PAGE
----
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OpenAL sound management


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#1 solenoidz   Members   -  Reputation: 530

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Posted 02 December 2012 - 02:06 PM

Hello people.
I'm writing an OpenAL wrapper library for my needs and stumbled into the limited source/buffer count problem. On two of my PC's with different sound hardware I can't create more than 25 OpenAL sources and buffers. Obviously, 25 unique sounds arent't enougn for a game that's a bit more complex than Pacman, for example. So I have to manage the sources and buffers on my own in a way that only important sounds in any given moment are bind and played.
Is something like this goind to work. :
I load the sound data from the hard disk into my own sound buffers, that are simply chunks of memory full of bytes. I keep a list of those sound buffers. When I need a sound to be played, and that sound is important, I search the list of sound evaluate their importance and priority and if I found a sound that could be omitted or ignored, I simply do


[source lang="cpp"]ALuint freeSound = findFreeSoundSlot() ; alBufferData(Buffers[freeSound] , SoundToBePlayed->format, &SoundToBePlayed->data, SoundToBePlayed->size, SoundToBePlayed->freq);// Bind the buffer with the source.alSourcei (Sources[freeSound], AL_BUFFER, Buffers[freeSound] ); alSourcePlay(Sources[freeSound]);[/source]

My questions are :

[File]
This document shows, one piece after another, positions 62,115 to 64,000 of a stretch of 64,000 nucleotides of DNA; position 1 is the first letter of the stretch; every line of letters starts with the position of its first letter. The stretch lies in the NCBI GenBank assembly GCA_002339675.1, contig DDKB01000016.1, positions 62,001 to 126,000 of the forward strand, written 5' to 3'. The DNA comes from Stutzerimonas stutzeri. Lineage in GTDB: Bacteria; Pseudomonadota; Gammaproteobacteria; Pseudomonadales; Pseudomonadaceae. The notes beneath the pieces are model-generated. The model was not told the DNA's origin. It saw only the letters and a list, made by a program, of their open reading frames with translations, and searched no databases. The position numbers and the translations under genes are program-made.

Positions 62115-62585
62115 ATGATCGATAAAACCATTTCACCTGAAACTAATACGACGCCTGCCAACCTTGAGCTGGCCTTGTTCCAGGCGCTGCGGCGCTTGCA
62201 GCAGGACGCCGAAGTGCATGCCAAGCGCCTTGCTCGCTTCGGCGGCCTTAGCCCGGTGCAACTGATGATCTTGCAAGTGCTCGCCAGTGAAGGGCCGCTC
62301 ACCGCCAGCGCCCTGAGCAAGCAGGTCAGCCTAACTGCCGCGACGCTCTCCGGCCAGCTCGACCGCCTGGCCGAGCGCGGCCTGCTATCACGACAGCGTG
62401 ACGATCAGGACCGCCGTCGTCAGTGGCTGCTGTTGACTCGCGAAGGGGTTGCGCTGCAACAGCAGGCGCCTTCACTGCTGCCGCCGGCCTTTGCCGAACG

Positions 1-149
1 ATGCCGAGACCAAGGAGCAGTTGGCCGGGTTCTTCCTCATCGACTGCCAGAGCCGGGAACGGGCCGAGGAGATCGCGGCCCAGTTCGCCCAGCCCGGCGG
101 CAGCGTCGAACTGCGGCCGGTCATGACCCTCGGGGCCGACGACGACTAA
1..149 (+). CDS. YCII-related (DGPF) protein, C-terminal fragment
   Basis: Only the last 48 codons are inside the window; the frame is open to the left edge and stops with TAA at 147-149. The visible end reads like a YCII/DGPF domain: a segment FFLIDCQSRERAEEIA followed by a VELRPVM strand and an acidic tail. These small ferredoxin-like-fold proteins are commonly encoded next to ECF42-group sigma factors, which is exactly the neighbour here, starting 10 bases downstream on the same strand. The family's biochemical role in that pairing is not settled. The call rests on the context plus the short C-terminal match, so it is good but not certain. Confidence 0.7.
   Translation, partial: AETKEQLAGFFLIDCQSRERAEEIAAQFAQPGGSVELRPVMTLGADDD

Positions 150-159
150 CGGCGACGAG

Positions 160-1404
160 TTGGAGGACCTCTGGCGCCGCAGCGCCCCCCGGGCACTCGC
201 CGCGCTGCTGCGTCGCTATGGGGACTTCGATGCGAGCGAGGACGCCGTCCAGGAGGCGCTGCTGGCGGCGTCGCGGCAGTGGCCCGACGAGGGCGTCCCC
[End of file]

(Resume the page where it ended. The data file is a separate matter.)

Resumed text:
Is that a good way to overcome the OpenAl source/buffers limitation ?
How do you people manage your sounds ? Could you give an example in pseudo or actual code snippets ?
Is there a place, a link, an open source library, a tutorial where I can see how to manage my sounds ?

Thank you!

Edited by solenoidz, 02 December 2012 - 02:13 PM.


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#2 L. Spiro   Crossbones+   -  Reputation: 13576

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Posted 02 December 2012 - 02:16 PM

Are you sure this is a real-world situation and not just cheap hardware on your part? Even iPhones support 1,024 buffers at a time.

In any case, when new sounds present themselves, your management system should evaluate that sound’s priority and the priorities of other sounds in order to determine if it should be played and if so which sound it should overwrite.
The priority of any given sound, whether about to be played or already playing, is based off its baseline priority vs. its distance from the player. Quiet sounds have a lower priority no matter what their baseline priority is, whereas sounds of similar volume will be decided by the baseline.
Remember to determine the new sound’s priority before playing it, since it may be farther away and lower-priority than any sound that is already playing.


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#3 _swx_   Members   -  Reputation: 937

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Posted 02 December 2012 - 03:53 PM

http://research.ncl.ac.uk/game/mastersdegree/workshops/audio/Sound%20Workshop.pdf

#4 solenoidz   Members   -  Reputation: 530

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Posted 03 December 2012 - 08:18 AM

Thanks guys.

Are you sure this is a real-world situation and not just cheap hardware on your part? Even iPhones support 1,024 buffers at a time.


Well, its seems I was using the wrong tutorial that made the same number of sources and buffers via a global #define NUM_BUFFERS
I wasn't checking the error state after every OpenAL call, so alGetError() returns error not by the number of buffers, but obviously the number of sources was too high.




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